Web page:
7 min Read

Navigating Childbirth: A Guide to the Stages of Labour

Mother and newborn, to illustrate the importance of knowing the stages of labour

If you’re expecting a baby, knowing the stages of labour will help you to better understand where you are in the childbirth process. Or, if someone you love is pregnant and you’re going to be in the delivery room during delivery, having an understanding will help you to offer educated support.

One of the hardest parts of pregnancy is not knowing what to expect when it comes to labour and delivery. The experience varies so much from person to person and most parents will agree that pregnancy and labour can look different from one baby to the next. Most pregnant people will go through 12 to 24 hours of labour for their first babe, while subsequent labours usually take eight to 10 hours.

What you can do is try to prepare by reading books or taking prenatal classes to learn strategies to hopefully make things easier for you and your partner. This can include writing a birth plan, learning breathing exercises and labouring positions, choosing support people, and researching information about pain interventions, hydrotherapy, etc. Some people may find it reassuring to talk to others who have been through it, but remember that most people share the worst or hardest parts, so be mindful.

There are three stages of labour: The first is the dilation of the cervix; the second is the birth of the baby; and the third involves the delivery of the placenta. Here’s what to expect in the stages of labour:

The First Stage of Labour

The first stage of labour is typically the longest and the most difficult. (That’s a good thing: It only gets easier after this!) It’s when the cervix begins to thin and dilate to about 10 cm. Because so much happens in this stage, it’s actually divided into three parts.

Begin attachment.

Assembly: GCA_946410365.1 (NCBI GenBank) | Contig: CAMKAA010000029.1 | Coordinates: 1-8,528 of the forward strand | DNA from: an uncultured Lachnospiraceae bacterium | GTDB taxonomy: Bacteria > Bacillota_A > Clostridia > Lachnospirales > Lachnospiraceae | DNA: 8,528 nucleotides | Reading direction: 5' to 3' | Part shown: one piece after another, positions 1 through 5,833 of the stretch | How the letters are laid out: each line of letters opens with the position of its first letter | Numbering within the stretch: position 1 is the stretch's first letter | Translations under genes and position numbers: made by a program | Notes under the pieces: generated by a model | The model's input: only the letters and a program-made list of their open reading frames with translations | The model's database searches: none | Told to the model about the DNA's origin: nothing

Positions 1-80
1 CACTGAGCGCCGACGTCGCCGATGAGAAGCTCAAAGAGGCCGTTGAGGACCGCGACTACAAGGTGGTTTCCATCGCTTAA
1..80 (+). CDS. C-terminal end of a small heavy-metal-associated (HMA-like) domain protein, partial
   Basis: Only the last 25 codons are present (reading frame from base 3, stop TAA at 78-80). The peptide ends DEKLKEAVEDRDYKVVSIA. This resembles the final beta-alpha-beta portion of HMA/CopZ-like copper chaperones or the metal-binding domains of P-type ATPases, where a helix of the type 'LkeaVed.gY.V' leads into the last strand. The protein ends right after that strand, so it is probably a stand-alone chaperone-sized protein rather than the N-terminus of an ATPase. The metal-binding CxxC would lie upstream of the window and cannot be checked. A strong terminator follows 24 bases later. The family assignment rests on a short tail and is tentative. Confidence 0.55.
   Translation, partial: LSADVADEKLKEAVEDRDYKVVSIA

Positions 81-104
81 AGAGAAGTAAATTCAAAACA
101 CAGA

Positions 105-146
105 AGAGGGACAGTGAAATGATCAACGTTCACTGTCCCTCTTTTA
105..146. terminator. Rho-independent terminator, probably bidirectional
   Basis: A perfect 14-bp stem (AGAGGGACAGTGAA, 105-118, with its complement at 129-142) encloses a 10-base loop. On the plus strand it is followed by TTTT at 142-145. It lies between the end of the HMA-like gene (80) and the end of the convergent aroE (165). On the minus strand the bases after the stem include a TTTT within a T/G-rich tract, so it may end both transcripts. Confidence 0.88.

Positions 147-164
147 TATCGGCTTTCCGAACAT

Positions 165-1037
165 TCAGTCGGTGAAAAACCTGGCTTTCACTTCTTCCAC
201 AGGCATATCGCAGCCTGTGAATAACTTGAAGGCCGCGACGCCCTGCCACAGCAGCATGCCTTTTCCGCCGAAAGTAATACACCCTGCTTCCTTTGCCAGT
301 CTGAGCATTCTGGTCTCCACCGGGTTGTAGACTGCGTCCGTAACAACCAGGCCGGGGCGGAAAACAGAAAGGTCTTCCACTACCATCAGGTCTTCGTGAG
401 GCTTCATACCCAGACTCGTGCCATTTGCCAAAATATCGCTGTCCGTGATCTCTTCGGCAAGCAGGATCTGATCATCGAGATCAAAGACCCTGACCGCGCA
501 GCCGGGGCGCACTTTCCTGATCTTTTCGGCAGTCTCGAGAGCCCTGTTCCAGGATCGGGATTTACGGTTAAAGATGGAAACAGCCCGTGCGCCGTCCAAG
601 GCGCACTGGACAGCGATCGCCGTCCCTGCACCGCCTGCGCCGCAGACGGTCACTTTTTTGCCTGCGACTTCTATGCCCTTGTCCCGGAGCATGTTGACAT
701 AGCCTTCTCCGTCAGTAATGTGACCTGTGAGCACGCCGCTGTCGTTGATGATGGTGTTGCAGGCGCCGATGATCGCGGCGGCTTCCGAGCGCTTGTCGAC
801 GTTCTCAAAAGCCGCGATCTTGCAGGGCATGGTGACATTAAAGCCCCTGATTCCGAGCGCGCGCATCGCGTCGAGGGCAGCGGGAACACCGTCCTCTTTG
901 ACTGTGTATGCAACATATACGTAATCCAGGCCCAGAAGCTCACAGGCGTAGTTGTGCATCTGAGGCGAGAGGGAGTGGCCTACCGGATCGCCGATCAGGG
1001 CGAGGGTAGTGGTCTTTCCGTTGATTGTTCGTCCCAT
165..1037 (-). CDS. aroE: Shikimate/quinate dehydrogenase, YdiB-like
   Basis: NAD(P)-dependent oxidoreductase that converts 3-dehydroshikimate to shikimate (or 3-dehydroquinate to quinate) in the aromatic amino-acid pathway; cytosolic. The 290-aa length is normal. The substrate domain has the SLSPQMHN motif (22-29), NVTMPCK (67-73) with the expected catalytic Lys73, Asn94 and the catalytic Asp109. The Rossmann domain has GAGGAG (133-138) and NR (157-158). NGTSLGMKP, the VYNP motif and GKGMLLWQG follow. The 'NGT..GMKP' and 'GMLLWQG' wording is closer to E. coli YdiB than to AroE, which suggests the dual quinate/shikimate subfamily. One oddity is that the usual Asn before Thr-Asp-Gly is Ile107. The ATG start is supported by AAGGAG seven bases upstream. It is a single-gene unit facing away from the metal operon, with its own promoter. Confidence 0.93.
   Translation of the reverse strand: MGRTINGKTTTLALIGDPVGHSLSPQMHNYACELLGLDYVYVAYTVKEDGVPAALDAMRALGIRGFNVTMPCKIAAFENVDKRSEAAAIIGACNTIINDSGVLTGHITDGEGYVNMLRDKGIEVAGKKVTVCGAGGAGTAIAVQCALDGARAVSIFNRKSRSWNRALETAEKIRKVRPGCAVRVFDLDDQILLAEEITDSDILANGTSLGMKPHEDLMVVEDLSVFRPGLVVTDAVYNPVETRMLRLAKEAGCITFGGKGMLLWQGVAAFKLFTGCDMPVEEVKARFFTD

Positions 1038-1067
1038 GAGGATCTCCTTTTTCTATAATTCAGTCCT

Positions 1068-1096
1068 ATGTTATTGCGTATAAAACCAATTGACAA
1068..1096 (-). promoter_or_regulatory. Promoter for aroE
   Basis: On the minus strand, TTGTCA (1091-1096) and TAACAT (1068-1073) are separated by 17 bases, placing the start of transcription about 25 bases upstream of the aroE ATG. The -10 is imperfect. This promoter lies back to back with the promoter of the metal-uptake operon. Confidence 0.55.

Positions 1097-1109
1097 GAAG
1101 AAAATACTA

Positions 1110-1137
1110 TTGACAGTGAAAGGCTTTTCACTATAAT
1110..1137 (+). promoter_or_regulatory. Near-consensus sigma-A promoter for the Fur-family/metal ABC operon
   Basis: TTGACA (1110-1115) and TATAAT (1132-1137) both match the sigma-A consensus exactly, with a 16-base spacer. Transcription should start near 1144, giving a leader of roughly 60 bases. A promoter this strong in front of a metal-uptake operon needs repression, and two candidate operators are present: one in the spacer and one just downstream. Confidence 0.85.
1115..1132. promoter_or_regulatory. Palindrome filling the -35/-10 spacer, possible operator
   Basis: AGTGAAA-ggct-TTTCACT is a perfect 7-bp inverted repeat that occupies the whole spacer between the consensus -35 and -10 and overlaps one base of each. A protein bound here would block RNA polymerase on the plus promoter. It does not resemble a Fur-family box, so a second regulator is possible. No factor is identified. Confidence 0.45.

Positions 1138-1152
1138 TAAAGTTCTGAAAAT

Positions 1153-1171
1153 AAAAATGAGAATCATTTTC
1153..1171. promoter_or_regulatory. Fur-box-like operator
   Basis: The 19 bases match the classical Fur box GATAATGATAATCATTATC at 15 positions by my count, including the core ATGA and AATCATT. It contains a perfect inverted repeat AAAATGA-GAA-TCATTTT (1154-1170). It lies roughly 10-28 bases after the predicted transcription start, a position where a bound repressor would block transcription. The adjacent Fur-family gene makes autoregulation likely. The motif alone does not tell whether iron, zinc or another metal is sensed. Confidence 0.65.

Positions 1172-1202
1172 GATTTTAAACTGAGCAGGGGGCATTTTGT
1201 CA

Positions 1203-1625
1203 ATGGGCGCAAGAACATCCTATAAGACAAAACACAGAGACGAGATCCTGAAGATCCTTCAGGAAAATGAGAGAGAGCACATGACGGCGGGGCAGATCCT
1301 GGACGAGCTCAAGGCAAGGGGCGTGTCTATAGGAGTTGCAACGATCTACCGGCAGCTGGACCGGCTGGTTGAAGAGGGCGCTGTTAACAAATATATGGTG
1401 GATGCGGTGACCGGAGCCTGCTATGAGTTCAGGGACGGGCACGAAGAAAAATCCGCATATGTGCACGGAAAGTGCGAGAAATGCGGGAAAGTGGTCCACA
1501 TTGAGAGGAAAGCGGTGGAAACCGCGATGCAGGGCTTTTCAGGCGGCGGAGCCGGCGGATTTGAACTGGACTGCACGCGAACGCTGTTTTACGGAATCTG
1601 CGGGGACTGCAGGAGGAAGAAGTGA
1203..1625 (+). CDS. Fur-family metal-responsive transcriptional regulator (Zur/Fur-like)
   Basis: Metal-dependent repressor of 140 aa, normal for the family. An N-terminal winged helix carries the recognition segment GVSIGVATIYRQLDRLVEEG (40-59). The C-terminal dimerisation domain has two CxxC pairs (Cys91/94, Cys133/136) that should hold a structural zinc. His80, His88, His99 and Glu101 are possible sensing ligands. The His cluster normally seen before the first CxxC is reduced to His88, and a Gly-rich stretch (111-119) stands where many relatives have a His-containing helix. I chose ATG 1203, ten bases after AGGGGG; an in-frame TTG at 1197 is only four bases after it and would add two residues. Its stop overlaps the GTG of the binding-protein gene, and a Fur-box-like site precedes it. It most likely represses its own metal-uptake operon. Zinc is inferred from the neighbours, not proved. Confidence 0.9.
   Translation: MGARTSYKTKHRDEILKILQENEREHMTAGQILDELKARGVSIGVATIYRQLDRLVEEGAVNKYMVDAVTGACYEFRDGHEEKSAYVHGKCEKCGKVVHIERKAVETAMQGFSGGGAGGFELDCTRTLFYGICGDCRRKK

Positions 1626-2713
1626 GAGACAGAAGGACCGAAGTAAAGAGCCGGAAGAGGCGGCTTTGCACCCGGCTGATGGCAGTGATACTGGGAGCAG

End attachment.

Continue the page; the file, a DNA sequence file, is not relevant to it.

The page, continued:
Part One: Early Labour

The earliest signs of labour can actually start days or even weeks before your actual delivery date. Some things to look out for to indicate that you’re in the final stretch include Braxton Hicks contractions, losing your mucus plug, lightening (when the baby drops and rests on your pelvis) and pinkish discharge or even blood (this is known as the bloody show). No need to rush to the hospital just yet; true labour begins when you start having regular contractions.

What to do: Put your feet up and relax! You’ll want to be as well rested as possible before the big event—it’s not called labour for nothing. Your contractions at this point should still be relatively mild but once they start to occur more regularly and the pain increases, use a stopwatch to time how far apart they are and how long each one lasts. Stay well hydrated but make frequent bathroom trips; you don’t want your bladder too full or too empty.

Part Two: Active Labour

Once your contractions are lasting around 60 seconds and occur every four or five minutes for about an hour, it’s go time. In this stage, your contractions will continue to get stronger and closer together as the cervix dilates faster. Don’t forget to grab your hospital bag on the way out!  

What to do: Now is the time to listen to your body and do what feels good. If you feel better moving, walk around the room. Try a warm bath (if your water hasn’t broken) or shower. Seek the support of your support person, whether you’re looking for encouraging words, a massage, a hand to hold or breathing techniques. Do you need pain relief? An epidural can be given at almost any stage of labour, except when you’re close to delivering.

Part Three: Transitions